ABILENE, Texas (KTAB/KRBC) – One year ago, families in Eastland County were working to gather hay bales after the devastating Eastland Complex fire. But as drought conditions have stayed steady, livestock owners still face potentially career changing decisions, including selling out of the animal business as the cost of hay prices continue to rise.

Just outside of Anson, Brent Fine walks through his pastures, kicking up dust and anxiously searching for a few remaining green blades of grass.

“They’ve got it cleaned off so good, it’s like you don’t even have anything to tell you the truth,” Fine said.

It’s not unfamiliar to Fine, who said he debated selling out of the Akaushi Wagyu cattle business during the unbearable droughts of 2010 and 2011. However, he stayed in and reaped the benefits. Now, he faces a similar dilemma after two drought-ridden years.

“I mean, you’ve got to make a decision on if you’re in the cow business or the hay business,” explained Fine. “We chose the cow business.” 

Fine usually cuts his own hay but hasn’t had a good crop in nearly two years. Through a lesson he learned a decade ago, Fine proactively bought 500 hay bales in 2021, before the droughts hit in July. He stockpiled nearly 1,000 bales of hay, but because of the drought, he’s had to dip into that supply and is down to about 100 bales left.

“In about 150 days, there’s going to be some hard decisions to be made,” Fine contended. “Maybe load them (livestock) up in the trailer and haul them to the sale, maybe even quit for a while.” 

Like many other livestock owners, Fine told KTAB/KRBC he fears that his supply won’t last through the year if we don’t get significant rainfall within the next few months. But as hay becomes scarcer, it presents a new problem in rising costs across the state, making what was a common commodity and precious commodity.

Literally just last week, somebody said ‘hey, how about I buy a couple,'” said Fine, shrugging. “I can’t do it. I mean, until I’m sitting on more hay, I’m not going to let it go.”

Just in the last two years, Fine said hay bale prices have gone from roughly $50 a bale to upwards of $250 a bale.

“We’ve been having to haul in hay from out of state… We’ve been doing that for about a year,” Jennifer Clark shared.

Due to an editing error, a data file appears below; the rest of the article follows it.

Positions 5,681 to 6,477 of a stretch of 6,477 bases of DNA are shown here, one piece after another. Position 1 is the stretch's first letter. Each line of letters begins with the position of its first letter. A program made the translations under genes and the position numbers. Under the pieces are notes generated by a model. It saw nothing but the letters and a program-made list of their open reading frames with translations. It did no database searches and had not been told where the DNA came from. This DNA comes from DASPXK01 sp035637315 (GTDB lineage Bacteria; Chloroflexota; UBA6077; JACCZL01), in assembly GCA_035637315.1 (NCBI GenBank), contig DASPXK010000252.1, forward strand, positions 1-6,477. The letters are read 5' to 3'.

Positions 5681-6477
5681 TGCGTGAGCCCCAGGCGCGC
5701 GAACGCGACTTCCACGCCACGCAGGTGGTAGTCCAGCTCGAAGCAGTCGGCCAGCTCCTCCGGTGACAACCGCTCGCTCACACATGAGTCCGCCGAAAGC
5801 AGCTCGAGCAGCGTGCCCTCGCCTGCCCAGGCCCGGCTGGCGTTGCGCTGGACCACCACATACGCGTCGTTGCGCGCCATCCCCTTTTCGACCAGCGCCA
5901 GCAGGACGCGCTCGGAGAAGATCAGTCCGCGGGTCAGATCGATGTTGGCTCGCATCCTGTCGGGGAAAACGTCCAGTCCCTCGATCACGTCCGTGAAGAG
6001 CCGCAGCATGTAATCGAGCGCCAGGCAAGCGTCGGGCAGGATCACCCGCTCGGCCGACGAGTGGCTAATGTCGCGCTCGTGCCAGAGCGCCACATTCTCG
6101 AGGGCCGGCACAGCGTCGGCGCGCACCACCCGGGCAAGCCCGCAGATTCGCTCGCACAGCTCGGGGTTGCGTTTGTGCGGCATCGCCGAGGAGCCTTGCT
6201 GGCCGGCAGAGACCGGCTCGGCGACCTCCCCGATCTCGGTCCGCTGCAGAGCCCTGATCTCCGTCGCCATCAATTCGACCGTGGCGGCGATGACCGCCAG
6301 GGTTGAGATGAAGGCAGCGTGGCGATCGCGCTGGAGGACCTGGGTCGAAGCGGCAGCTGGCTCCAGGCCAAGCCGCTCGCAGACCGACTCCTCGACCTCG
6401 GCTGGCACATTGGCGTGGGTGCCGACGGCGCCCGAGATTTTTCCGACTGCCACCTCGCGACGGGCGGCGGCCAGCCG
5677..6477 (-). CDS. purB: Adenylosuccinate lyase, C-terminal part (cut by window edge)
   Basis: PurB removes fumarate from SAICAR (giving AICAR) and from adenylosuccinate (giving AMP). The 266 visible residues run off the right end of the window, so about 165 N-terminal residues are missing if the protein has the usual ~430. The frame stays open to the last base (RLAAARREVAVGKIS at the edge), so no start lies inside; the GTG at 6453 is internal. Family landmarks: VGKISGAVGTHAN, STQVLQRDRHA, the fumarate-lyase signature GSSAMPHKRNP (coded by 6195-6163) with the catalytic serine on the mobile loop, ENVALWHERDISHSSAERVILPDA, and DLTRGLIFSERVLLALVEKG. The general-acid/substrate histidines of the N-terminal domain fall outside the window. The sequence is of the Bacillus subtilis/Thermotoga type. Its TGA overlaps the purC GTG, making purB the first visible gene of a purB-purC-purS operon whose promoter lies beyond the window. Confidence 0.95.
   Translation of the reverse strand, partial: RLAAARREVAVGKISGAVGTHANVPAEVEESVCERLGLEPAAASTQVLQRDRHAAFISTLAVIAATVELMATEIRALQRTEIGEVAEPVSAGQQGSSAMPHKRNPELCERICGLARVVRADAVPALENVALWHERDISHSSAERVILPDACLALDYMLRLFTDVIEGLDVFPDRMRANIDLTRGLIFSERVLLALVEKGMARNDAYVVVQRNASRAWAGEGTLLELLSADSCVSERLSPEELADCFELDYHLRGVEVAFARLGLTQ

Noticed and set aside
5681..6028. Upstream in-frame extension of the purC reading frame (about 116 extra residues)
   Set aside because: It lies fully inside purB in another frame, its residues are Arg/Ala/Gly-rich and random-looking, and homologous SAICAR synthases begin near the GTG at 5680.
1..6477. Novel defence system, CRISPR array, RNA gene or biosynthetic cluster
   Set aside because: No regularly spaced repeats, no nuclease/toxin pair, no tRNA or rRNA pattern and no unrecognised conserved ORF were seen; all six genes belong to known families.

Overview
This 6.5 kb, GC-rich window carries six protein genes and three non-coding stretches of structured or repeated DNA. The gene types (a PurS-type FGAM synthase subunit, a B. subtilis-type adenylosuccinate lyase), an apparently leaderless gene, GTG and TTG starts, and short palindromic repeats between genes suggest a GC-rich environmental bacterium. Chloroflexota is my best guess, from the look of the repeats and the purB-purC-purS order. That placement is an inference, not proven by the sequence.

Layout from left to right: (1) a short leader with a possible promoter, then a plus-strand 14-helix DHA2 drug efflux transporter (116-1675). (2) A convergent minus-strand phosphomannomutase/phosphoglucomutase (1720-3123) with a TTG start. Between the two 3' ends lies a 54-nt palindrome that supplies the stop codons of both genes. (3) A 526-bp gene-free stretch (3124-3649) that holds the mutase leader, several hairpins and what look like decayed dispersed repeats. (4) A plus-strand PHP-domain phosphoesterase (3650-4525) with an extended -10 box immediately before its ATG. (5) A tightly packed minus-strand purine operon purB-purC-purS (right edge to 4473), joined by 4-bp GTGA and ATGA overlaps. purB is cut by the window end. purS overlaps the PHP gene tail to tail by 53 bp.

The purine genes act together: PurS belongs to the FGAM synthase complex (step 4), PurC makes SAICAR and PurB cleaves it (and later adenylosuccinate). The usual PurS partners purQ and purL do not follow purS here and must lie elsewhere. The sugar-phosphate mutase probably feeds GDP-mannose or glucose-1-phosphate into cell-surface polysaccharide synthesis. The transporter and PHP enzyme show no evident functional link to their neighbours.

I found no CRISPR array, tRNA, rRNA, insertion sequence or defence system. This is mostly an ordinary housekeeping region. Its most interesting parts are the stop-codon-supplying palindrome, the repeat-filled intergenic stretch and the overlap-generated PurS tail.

Clark owns J&J Performance Horses, set up just between Hawley and Impact. She has 19 horses, roughly 20 goats, three cows and one sheep that she cares for and keeps healthy ahead of their riding lessons and kids camps she hosts.

Because local hay prices have gotten so high, Clark said she looked outside the state, bringing in hay from Louisiana and Oklahoma. However, just as prices have risen here, they have in other states, as well, for several reasons. Besides the drought and rising cost to cut hay, she explained that the resale market for bales is causing other hay producers to raise prices even further, knowing others may buy and sell it here locally.

“I’m between a rock and a hard place,” glumly, Clark said. “Do you sell out because everything has gotten so expensive, or do you keep going so the kids don’t lose that experience?” 

It’s a question many livestock owners may face in the coming months, but for Clark, raising these animals is not just another source of income.

“This isn’t just a job for me and my family; it’s a passion,” Clark blustered. “We’ll do what we have to do, but it gets a little harder every time.” 

While the dust continues to get kicked up in Clark’s riding pens and Fine’s pastures, the hope for some good rain is dwindling and creating a bleaker outlook for livestock owners across the Big Country.

“I don’t know how you come out ahead,” added Fine.

Fine said the expectation is for 2024 to be a great year, however, he fears most ranchers won’t be able to make it that far before selling out of their businesses.